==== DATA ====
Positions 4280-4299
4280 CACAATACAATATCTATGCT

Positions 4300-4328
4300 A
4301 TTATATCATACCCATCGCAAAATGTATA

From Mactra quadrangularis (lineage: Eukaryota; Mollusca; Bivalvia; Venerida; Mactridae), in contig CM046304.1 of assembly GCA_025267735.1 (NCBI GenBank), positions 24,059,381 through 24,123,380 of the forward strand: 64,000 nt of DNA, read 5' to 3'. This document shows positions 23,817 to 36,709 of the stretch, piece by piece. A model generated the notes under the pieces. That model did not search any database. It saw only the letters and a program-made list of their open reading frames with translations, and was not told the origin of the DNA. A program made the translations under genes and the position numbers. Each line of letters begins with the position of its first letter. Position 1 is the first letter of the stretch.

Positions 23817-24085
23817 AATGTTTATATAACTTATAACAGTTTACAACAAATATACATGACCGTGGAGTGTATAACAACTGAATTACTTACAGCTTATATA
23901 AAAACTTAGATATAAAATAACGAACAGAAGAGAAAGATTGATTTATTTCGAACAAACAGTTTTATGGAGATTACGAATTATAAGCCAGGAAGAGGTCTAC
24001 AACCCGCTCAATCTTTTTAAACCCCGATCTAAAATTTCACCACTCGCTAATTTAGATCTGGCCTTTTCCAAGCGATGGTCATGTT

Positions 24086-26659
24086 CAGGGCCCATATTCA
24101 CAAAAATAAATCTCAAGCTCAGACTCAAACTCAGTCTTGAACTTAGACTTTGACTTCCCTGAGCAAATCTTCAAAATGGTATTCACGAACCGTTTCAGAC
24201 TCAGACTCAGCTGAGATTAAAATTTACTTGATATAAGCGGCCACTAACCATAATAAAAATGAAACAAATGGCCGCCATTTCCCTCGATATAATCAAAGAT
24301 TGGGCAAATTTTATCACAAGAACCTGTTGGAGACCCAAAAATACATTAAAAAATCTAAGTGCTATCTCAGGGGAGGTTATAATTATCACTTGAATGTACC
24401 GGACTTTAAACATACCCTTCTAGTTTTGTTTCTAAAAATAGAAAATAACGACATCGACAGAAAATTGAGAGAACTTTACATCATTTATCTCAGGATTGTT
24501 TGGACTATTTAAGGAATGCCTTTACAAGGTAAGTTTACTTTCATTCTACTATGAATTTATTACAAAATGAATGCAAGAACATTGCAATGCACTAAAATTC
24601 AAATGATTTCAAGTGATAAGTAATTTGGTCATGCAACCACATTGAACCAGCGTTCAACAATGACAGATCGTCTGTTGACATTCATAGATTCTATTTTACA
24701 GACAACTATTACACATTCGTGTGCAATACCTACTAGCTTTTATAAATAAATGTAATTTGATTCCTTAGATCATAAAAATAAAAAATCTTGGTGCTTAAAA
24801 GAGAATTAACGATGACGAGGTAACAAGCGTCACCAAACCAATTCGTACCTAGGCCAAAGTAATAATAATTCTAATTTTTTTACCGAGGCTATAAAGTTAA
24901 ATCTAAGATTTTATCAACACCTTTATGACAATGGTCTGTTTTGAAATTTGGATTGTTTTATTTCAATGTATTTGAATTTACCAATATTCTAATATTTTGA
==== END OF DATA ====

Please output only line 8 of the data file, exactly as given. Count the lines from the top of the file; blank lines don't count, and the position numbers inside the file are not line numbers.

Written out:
23817 AATGTTTATATAACTTATAACAGTTTACAACAAATATACATGACCGTGGAGTGTATAACAACTGAATTACTTACAGCTTATATA